DEMAND PLANNING is one of the most frustrating and misun- derstood of any supply chain discipline. Yet the ability to accurately forecast how much
demand there will be for a certain product at a certain time of the year in a global
marketplace is critical in the food supply
chain and essential to business success.
Without this ability, suppliers risk having
product shortages that may result in lost
business or product surpluses that can
lead to waste.
Enterprise Resource Planning (ERP)
solutions can remove some of the guesswork in predicting demand, allowing suppliers to effectively plan and ensure sufficient on-time deliveries
for their customers.
The traditional supply chain is designed to
respond—not to sense.
As such, traditional supply chain companies are
finding it increasingly difficult to adapt to accommodate demand fluctuations and volatility.
Conversely, ERP solu-
tions, such as LINKFRESH,
ERP solutions can analyze 12-18 months
of historic production, shipment, order,
and channel data to forecast a known
outcome, which is used in conjunction
with current live orders and EDI data.
In regular production environments,
planning can often take place overnight
for the next day using ERP systems and
a planner who can amend schedules as
needed before jobs are started. In the
fresh food industry, production can frequently be well underway before the daily
EDI orders arrive, that include additions,
reductions or changes. In these cases, it is
vital that production jobs already underway can be dynamically re-planned. This
is where an ERP solution can use “Pack
Ahead Planning” functionality, which
introduces the concept of a “Pack Ahead
Profile.” This permits the business to specify what proportion of forecasted demand
is to be produced on the day of the
requirement, versus what proportion can
safely be packed ahead. Labor fluctuations and ‘short shifts’ can also be planned
for in advance.
A number of other factors must be
taken into account, the first and perhaps most obvious of these is changing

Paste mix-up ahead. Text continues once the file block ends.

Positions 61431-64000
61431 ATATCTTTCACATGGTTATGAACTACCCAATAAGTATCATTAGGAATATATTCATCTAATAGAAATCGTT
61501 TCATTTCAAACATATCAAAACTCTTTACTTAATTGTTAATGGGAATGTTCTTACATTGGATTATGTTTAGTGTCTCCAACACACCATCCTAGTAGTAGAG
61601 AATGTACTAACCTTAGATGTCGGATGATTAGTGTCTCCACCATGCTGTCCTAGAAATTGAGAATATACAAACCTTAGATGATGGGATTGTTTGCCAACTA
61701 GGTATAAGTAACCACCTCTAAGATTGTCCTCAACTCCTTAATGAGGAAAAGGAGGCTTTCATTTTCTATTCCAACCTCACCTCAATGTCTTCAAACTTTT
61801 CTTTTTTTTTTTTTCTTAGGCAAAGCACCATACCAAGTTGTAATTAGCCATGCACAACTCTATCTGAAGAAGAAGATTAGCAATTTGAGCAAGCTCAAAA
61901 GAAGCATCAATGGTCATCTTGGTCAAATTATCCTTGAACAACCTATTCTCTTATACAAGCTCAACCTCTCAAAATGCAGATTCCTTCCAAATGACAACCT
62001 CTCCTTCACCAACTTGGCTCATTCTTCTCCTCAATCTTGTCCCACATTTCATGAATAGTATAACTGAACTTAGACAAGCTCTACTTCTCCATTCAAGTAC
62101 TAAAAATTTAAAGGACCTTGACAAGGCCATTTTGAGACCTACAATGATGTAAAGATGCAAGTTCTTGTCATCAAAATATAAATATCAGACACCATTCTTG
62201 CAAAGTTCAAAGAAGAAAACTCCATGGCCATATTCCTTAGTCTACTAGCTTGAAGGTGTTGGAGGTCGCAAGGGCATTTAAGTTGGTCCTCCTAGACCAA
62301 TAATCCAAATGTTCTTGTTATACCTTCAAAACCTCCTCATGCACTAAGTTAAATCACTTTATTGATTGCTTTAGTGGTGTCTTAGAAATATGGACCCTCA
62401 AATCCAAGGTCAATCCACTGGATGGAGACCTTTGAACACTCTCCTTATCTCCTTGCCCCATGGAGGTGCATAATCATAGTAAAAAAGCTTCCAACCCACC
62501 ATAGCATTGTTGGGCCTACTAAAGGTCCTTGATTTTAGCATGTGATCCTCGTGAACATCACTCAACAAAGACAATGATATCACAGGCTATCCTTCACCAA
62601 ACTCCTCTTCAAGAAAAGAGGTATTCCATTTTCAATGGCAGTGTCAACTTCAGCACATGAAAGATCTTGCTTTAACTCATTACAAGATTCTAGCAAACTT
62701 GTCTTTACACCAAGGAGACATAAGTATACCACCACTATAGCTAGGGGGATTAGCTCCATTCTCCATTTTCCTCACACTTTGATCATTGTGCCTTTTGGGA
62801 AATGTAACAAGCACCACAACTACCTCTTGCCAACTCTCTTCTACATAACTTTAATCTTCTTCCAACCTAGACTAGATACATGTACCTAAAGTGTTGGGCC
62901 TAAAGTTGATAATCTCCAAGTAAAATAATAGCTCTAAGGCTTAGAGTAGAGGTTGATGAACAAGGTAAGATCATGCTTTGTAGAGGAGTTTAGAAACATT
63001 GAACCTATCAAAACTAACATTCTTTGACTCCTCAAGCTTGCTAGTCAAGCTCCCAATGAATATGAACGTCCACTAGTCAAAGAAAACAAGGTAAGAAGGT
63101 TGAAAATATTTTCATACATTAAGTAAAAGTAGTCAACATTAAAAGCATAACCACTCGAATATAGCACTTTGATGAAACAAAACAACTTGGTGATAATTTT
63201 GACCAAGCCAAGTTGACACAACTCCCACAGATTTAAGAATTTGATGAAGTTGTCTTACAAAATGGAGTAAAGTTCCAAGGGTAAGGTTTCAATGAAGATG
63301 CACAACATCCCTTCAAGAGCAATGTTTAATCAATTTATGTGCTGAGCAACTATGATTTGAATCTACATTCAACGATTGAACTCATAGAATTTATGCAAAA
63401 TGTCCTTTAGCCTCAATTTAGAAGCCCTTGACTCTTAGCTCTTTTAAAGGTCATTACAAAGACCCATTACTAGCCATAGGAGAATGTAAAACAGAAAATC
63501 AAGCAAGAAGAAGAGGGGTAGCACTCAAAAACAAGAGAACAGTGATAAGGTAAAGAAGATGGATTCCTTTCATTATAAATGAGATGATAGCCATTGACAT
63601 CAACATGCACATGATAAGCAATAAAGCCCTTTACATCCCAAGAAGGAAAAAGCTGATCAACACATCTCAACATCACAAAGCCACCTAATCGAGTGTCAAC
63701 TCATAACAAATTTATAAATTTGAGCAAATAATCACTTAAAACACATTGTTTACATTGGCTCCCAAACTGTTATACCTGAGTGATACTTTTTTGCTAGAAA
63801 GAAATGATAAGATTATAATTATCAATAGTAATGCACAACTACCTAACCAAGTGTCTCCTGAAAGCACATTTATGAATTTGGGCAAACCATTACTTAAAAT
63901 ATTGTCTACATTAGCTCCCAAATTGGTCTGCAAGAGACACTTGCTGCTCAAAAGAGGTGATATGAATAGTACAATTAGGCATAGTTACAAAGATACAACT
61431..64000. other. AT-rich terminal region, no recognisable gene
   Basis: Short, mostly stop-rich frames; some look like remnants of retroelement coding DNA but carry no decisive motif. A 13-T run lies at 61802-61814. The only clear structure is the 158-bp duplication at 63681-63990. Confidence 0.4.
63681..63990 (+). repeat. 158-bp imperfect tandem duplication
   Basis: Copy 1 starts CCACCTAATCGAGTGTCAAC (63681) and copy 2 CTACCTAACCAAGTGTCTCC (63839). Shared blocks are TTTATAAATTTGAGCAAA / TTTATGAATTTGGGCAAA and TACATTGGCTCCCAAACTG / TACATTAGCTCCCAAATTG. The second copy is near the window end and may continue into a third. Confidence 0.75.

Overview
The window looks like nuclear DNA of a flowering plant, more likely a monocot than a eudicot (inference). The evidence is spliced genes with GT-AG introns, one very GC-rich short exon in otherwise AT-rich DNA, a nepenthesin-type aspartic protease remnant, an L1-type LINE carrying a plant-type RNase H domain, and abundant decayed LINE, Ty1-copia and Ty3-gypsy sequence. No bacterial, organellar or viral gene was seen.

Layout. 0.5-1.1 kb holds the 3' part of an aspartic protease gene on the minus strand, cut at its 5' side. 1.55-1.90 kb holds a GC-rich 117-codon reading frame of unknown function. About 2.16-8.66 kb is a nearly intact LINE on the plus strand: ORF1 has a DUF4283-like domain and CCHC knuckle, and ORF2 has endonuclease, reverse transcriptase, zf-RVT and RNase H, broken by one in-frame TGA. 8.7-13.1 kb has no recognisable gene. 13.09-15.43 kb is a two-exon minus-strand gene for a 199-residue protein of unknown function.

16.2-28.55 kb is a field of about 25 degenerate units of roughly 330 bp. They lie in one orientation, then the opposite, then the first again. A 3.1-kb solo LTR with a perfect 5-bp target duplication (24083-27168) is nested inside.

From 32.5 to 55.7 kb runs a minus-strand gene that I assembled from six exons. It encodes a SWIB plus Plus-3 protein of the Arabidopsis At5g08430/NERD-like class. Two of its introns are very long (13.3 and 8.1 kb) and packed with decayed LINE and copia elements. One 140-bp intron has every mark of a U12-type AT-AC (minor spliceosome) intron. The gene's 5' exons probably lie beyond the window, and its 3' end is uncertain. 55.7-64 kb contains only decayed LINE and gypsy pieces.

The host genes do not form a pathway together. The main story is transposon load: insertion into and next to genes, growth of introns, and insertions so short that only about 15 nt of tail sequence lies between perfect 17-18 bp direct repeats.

demand linked to seasonality. For example, demand for strawberries is likely to be
high in the summer and decrease over the
winter months. ERP data can provide fresh
food suppliers with information on overall
demand trends and give them the information they need on seasonal peaks and
troughs in demand.
Of course, seasonal demand may vary
on a product-by-product basis. For exam-
ple, seasonal demand for strawberries may
not be mirrored by that of eggs. ERP allows
users to fine tune their demand forecast-
ing and view demand data on a product-
by-product basis, ensuring that inventories
can be appropriately stocked throughout
the year. Data can be divided into demand
streams, such as slow-moving seasonal
items, fast-moving volume products, new
products or special promotions.
It is important to note that there are a
number of high-end demand planning
toolsets available in the market. These
tools use formulations based on statistical models and seasonality among
other methods and output a model that
smooths out the peaks and valleys in
order to reduce excess inventory on hand
while still maintaining good safety stock
and customer service. The source data for
these demand planning toolsets comes
directly from your ERP system.
In summary, the demand planning
functionality now available in today’s ERP
solutions can help ensure that suppliers
are prepared to meet shifting patterns
of demand across a range of indicators,
ensuring they keep customers happy and
maximize their own profitability.
Planning for materials, labor and capacity is fundamental to the food supply chain
process, and solutions like LINKFRESH ERP
provide the platform to ensure that this
planning can be done as accurately as
possible all year round. However, just as
a car requires frequent tune-ups to keep
it accurate, so does the demand planning
Ron Myers is executive vice
president at LINKFRESH. He can be
reached at email@example.com.
SUPPLY AND DEMAND PLANNING
Effective demand planning can keep consumers happy and maximize retailer profitability.
By Ron Myers